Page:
When Brendan and I bought our first house a little over a year ago, there were a few major selling points. One, if you recall, was a stove with gas burners for fire-roasting peppers. Another was the big back yard, complete with a fully-mature lemon tree.
I was already famous (among friends) for my lemon bars, but living with such easy access to fresh lemons, I’ve had a chance to experiment with other delectable citrus desserts. One of my very favorites has to be these individually-sized lemon custard cakes. They’re super simple to make, but come off as incredibly impressive due to their delicate texture — top half smooth and custardy, bottom half almost soufflé-like in consistency. I first served them on New Year’s Eve 2010 (the first we spent in this house) to none other than Gabrielle and Shay, in an epic celebration that lasted until almost 5 am. And yes, I’ve had them since. And yes, they’re every bit as good without a stomach full of Champagne.
My aunt Janet, who lives in Canada, recently picked up some Meyer lemons upon my mother’s recommendation. When asked for my favorite way to consume said citrus, I immediately thought of this recipe. I can’t think of a better way to highlight a lemon.
Makes 4 individually-portioned custard cakes.
- 7 Tbsp granulated sugar (+ some for coating ramekins)
- 2 Tbsp white flour
- pinch of salt
- 2/3 cup milk
- 1 egg, separated
- 1/6 cup freshly squeezed lemon juice (ie, 8 tsp)
- 1 Tbsp freshly grated lemon zest
Preheat oven to 350°F.
In a large bowl, whisk together flour, salt, and 1/4 cup + 1 Tbsp sugar. In a separate container, combine milk, egg yolk, juice, and zest. Mix into dry ingredients.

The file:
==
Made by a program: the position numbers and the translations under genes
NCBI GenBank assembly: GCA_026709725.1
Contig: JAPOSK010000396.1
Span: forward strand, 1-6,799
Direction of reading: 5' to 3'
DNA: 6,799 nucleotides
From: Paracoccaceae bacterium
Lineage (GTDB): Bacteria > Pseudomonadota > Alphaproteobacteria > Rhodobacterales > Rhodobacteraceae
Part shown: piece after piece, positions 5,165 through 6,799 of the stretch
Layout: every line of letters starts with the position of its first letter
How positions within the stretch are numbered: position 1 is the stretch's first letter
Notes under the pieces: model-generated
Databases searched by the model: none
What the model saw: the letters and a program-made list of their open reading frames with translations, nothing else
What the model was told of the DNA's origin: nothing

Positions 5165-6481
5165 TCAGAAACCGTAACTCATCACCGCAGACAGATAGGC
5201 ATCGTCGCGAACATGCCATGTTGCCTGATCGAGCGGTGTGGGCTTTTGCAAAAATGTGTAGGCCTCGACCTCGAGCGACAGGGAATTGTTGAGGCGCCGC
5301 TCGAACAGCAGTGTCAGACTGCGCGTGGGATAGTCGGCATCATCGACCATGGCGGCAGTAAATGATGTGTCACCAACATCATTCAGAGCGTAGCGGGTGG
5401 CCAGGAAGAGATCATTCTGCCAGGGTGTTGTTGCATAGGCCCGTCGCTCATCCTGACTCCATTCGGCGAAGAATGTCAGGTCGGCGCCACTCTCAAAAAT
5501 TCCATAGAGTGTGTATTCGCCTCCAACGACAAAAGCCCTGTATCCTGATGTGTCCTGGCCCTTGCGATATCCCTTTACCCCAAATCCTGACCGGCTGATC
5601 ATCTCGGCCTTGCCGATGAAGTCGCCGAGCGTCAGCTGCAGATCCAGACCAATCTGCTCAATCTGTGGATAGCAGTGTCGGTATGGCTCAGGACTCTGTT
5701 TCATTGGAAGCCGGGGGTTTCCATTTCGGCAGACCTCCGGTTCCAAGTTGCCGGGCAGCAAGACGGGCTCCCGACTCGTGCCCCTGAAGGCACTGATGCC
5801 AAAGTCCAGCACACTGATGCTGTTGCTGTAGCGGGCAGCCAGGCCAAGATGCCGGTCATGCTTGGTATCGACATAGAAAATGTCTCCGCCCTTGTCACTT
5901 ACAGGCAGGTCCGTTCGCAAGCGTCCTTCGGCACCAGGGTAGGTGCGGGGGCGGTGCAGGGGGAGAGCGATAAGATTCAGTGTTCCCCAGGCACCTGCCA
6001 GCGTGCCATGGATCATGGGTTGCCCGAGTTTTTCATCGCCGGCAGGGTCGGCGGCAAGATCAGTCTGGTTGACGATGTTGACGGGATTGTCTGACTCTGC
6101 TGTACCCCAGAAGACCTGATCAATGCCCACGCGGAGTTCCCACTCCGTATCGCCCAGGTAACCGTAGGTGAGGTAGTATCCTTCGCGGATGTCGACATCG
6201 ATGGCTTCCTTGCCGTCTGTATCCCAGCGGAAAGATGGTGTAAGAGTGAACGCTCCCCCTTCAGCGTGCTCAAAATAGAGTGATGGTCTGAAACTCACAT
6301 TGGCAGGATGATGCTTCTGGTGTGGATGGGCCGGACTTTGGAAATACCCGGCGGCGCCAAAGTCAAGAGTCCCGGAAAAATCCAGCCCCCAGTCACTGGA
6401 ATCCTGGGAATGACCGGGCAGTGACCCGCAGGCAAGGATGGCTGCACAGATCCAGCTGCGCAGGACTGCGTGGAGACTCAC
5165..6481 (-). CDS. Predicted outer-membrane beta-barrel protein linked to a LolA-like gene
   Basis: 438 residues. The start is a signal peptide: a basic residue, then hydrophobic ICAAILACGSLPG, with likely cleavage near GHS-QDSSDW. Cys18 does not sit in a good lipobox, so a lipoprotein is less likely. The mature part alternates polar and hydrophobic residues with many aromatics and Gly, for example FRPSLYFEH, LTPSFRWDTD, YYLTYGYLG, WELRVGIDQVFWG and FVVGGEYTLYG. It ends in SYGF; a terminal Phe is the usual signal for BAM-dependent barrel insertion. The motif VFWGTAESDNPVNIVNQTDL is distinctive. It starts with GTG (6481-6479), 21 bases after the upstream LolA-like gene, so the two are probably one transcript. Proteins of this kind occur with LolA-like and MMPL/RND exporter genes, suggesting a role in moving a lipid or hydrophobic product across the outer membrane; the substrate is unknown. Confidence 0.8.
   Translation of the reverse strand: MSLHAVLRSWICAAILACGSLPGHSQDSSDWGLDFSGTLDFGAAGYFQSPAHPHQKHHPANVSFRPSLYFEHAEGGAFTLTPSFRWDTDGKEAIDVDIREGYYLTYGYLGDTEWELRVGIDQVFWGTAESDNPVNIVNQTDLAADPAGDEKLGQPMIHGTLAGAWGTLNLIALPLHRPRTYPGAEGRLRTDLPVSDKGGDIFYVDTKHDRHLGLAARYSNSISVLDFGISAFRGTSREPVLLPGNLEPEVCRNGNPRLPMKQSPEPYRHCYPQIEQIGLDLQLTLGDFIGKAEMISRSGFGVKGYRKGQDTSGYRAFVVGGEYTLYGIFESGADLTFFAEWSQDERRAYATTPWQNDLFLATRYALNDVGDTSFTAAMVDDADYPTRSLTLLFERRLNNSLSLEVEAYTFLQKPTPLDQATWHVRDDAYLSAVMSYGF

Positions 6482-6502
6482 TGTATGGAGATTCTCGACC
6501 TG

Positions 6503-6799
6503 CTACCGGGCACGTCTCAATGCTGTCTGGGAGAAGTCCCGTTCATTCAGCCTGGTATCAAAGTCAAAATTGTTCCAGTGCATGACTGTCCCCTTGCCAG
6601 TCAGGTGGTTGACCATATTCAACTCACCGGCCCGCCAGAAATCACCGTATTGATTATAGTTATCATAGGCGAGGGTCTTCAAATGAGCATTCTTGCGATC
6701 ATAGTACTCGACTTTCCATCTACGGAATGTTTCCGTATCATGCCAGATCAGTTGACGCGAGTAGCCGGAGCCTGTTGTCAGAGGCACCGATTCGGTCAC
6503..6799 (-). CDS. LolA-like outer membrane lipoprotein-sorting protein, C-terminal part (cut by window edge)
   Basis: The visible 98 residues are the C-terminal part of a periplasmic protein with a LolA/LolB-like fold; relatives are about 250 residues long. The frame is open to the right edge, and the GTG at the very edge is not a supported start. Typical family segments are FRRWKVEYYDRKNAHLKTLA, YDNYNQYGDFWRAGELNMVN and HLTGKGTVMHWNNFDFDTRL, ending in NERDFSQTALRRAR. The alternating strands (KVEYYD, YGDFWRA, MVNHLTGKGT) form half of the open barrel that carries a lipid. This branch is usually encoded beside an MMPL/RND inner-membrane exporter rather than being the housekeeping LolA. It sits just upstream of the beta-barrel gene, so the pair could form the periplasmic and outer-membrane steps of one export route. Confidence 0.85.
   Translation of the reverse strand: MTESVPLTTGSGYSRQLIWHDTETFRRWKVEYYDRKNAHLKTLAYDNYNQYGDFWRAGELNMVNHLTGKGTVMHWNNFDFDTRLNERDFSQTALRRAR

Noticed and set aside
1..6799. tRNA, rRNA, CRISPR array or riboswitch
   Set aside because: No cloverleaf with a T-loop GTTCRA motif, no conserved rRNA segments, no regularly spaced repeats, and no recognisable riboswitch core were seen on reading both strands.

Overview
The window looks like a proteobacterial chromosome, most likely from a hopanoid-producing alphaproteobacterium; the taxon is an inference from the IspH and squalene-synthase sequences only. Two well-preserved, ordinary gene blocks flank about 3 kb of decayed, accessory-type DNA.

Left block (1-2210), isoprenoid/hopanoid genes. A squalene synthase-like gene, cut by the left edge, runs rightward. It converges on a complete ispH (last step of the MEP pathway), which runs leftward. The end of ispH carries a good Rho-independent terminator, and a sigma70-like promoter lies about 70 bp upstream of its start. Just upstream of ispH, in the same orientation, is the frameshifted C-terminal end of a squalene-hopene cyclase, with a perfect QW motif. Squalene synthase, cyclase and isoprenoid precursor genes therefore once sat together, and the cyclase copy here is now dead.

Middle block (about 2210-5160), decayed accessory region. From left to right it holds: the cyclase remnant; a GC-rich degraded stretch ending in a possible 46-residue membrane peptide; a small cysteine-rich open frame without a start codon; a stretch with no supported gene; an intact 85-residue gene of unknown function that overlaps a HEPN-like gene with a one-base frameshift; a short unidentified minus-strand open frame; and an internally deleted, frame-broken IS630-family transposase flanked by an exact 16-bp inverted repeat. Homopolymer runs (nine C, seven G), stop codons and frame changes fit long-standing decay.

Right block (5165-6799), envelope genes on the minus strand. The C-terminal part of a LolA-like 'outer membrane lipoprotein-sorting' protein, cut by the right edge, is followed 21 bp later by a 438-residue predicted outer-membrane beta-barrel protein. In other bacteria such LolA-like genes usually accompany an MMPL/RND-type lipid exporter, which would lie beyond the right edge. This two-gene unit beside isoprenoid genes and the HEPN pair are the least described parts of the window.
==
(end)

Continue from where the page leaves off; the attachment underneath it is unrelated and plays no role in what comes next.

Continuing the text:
Beat the egg white to soft peaks. Add remaining sugar and beat until stiff (but not dry). Fold 1/4 of this mixture into your batter, then the rest in 2 parts, gently folding after each addition. The batter will be very soupy. Don’t worry.
Grease or spray 4 ramekins, then add a spoonful of sugar to the bottom of the first and manipulate until it coats the ramekin. Pour excess (plus any additional needed) into the next ramekin, and so on, until all 4 are thoroughly coated with sugar. Distribute the cake batter evenly between them. Bake in a water bath (a larger baking dish with hot water coming half-way up the sides of the ramekins) for 27 minutes, let cool, then chill at least 4 hours.
When it comes time to serve, invert each ramekin on a dessert plate. They should have pulled away from the sides of the dishes, and pop right out. Top with creme fraiche or lightly-sweetened whipped cream.
Like the pumpkin cheesecake recipe I posted earlier this week, this dessert needs to be made ahead of time so that it can chill for at least 4 hours before serving. But hey, when you’re throwing a dinner party, often that’s exactly what you want.